- Niche or special interest groups. When you share valuable content within communities that share the same interest as your target audience, you’re not just promoting your brand, but also building relationships with potential customers. These people may be more likely to pay premium prices for items that are liked by other community members.
Caption: The most popular buy and sell groups in Dallas are 56,000+ members strong.
“My favorite feature of the Marketplace is the fact that you can share directly to individual groups,” says Facebook seller Sarah Feldscher. “This ensures that the items you post can get seen right away in buyers and sellers groups. It helps you get your items in front of the customers right away.”
The key here is to be respectful of group rules and avoid spammy behavior. Share your content in a way that genuinely benefits group members to prevent your Page from being kicked out.
Your Facebook Page is a great way to communicate with potential buyers on the platform. And since your new Facebook Shop is attached to your business’s Page, you can tag products from your catalog in any content you post.
This allows you to highlight specific products and make them shoppable directly from your content.
The best part: you don’t have to create this content yourself.
Dawn LaFontaine, founder of Cat In The Box, says: “My business sells unique cat products, and so I use my page to primarily post funny (and sometimes poignant) memes and videos about cats. These are often shared, which helps expand the reach of my Page.”
“About 20% of my posts are [user-generated content] UGC featuring my products,” Dawn adds. “Keeping the percentage of posts on the lower side helps prevent the page from feeling too salesy, while offering social proof that cats and their guardians are enjoying my products.”
Selling on Facebook is all about building connections and trust with your potential customers. Facebook Messenger, the platform’s built-in instant messaging feature, allows you to have personalized, private conversations with your customers.
You can answer questions, offer product recommendations, and build rapport with customers—all of which contribute to a positive customer experience that could convince Facebook shoppers to buy.
If you’re running a large business or are active on multiple social media platforms, use help desk software like HelpScout to route all inquiries into a single dashboard. You’ll be able to see:
- New inquiries
- Purchase history
- Preferred contact channel
- The urgency or priority status
- Which team member is assigned to the ticket
“My biggest tips for selling on Marketplace are to be friendly, respond quickly, and follow up with potential customers often,” says Tyler Wisnewski, owner of OneUp Furniture. “People live busy lives and buying your products/services are not always at the forefront of their mind.”
Tyler adds: “After you get a sale, it is essential to over-deliver and provide excellent communication throughout the entire process. Customers love when you communicate the details of their delivery and update them throughout the process.”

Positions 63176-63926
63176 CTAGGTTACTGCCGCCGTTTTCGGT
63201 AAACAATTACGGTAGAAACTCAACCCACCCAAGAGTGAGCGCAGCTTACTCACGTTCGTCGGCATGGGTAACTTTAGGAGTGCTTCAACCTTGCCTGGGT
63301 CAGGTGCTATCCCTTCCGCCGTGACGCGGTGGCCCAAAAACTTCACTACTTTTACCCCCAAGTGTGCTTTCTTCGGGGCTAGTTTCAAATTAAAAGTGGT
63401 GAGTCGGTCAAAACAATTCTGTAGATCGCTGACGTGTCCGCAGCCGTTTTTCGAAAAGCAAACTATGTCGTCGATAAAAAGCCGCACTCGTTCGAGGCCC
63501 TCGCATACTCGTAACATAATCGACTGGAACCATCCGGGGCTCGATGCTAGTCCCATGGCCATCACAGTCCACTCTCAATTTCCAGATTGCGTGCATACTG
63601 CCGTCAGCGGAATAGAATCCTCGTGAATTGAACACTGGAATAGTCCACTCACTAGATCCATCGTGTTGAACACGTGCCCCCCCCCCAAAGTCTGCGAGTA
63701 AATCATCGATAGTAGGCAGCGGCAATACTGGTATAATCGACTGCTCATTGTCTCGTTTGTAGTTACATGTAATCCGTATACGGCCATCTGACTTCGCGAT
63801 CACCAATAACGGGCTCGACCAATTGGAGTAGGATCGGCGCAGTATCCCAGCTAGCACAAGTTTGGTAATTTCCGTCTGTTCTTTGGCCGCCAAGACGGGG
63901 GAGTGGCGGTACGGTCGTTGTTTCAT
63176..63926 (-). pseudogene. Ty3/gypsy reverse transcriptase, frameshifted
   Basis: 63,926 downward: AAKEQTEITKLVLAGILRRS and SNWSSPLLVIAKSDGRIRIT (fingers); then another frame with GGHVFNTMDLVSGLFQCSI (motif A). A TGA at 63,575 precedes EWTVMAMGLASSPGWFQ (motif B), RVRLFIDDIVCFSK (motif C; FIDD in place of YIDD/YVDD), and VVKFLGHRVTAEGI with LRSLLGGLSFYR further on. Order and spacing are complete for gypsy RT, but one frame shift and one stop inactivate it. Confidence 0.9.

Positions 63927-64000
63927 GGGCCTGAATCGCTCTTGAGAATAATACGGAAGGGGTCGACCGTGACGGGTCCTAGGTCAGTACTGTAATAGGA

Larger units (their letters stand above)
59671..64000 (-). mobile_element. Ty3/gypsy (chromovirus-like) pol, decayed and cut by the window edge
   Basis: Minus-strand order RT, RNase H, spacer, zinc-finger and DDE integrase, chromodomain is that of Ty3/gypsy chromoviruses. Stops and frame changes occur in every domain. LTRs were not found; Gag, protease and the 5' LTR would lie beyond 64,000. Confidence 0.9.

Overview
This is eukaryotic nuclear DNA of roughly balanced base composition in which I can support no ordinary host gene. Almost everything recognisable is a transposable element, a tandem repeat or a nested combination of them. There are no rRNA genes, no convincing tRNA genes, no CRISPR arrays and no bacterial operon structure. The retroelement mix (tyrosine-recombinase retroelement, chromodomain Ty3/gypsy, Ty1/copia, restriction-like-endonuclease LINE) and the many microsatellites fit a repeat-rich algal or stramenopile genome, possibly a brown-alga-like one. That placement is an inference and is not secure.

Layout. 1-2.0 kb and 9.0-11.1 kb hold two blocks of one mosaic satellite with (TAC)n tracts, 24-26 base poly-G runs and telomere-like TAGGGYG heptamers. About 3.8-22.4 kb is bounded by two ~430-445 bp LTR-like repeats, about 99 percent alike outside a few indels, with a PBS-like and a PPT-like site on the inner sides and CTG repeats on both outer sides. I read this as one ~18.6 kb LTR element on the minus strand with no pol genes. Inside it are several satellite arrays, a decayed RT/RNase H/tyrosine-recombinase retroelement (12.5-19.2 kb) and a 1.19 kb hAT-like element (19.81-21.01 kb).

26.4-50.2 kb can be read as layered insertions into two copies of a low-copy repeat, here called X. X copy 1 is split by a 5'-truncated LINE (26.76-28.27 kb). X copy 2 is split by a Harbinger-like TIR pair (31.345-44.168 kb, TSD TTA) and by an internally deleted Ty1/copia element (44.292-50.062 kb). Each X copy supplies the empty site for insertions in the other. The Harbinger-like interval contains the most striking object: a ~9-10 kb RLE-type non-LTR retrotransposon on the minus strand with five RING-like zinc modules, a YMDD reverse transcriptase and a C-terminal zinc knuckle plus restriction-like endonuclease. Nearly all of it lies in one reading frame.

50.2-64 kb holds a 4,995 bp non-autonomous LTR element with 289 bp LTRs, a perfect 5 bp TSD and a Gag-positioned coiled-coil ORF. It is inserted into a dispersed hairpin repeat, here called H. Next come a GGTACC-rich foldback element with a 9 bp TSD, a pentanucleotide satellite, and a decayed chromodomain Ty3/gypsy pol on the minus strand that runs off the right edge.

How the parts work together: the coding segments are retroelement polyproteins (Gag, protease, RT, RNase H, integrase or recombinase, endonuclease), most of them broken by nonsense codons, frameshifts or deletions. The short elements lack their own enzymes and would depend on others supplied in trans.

Facebook is one of the most popular advertising platforms for a reason.
You can reach people based on their demographics, interests, behavior—even their past interactions with your Facebook Shop. This precision helps you reach potential customers who are more likely to convert.
For example, you could retarget:
- People who’ve visited your online store within the last 30 days
- People who’ve visited a specific product page
- People who’ve added an item to their online shopping cart but haven’t bought (using Dynamic ads)
Madewell is one ecommerce brand that retargets people on Facebook using data it has already collected. In this example, the ad copy tells people to “wait” because an item “is perfect”’ for them. It’s something simple that could stop people from scrolling past the ad in their News Feed—and instead, bring them to the retailer’s website.
Discounts and promotions can be powerful motivators. They encourage potential customers to make a purchase they’ve been contemplating.
This often involves offering special promotions, discounts, or limited-time deals to your audience through your Facebook Business Page (with the products tagged from your catalog so people can easily buy them).
- “Facebook will give your items a small boost into buyers’ feeds if you run a small sale or promotion. If you are a new seller, it can be a great way to get your items in front of buyers without having to spend any money.” —Sarah Feldscher, Facebook seller
Promotions are effective because they create a sense of urgency and excitement around your products—especially if the deal is time-sensitive.
We used this tactic for my online shop (Betty Jade Gifting Company). We promoted a skincare product with a time-sensitive deal that expired at midnight on the same day:
Facebook is an incredible social commerce platform that your target audience is probably already using to buy products online.
Follow the steps we’ve shared above to set up your own Facebook Shop and Marketplace listings. From there, all that’s left to do is promote your products on the social media platform with promotions, advertisements, and user-generated content.
It’s free to sell on Facebook through Marketplace and Shops. The only time you’ll have to pay is when you accept payments through Checkout on Facebook. These transactions are subject to a fee between 2.9% and 3.49% of the total transaction value.
It’s free to sell on Facebook Marketplace if you arrange your own payment on pickup or local delivery. If you’re using Checkout on Facebook, Marketplace orders are subject to a 5% selling fee.
You don’t need a website to create a Facebook Shop. The platform provides an all-in-one commerce platform for businesses to showcase and sell their products directly on Facebook, eliminating the need for a separate website.
Facebook’s policies state that you can’t sell digital products on the Marketplace. This includes downloadable content such as PDFs, movies, eBooks, and coupons.